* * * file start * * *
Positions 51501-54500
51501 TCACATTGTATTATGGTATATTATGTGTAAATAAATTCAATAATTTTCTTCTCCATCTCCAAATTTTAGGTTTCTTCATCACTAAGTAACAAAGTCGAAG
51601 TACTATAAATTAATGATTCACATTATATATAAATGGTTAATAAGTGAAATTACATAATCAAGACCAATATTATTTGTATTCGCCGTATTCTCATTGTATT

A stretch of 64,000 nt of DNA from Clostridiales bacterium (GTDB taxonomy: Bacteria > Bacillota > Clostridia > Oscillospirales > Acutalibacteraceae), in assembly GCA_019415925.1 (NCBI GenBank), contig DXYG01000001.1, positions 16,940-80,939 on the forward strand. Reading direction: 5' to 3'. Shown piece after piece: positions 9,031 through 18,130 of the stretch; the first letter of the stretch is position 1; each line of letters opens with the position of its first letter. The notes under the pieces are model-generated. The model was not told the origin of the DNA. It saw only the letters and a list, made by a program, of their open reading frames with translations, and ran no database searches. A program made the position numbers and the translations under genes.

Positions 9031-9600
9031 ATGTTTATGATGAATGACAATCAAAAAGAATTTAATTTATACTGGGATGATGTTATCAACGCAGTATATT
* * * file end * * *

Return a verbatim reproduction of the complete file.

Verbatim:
Positions 51501-54500
51501 TCACATTGTATTATGGTATATTATGTGTAAATAAATTCAATAATTTTCTTCTCCATCTCCAAATTTTAGGTTTCTTCATCACTAAGTAACAAAGTCGAAG
51601 TACTATAAATTAATGATTCACATTATATATAAATGGTTAATAAGTGAAATTACATAATCAAGACCAATATTATTTGTATTCGCCGTATTCTCATTGTATT

A stretch of 64,000 nt of DNA from Clostridiales bacterium (GTDB taxonomy: Bacteria > Bacillota > Clostridia > Oscillospirales > Acutalibacteraceae), in assembly GCA_019415925.1 (NCBI GenBank), contig DXYG01000001.1, positions 16,940-80,939 on the forward strand. Reading direction: 5' to 3'. Shown piece after piece: positions 9,031 through 18,130 of the stretch; the first letter of the stretch is position 1; each line of letters opens with the position of its first letter. The notes under the pieces are model-generated. The model was not told the origin of the DNA. It saw only the letters and a list, made by a program, of their open reading frames with translations, and ran no database searches. A program made the position numbers and the translations under genes.

Positions 9031-9600
9031 ATGTTTATGATGAATGACAATCAAAAAGAATTTAATTTATACTGGGATGATGTTATCAACGCAGTATATT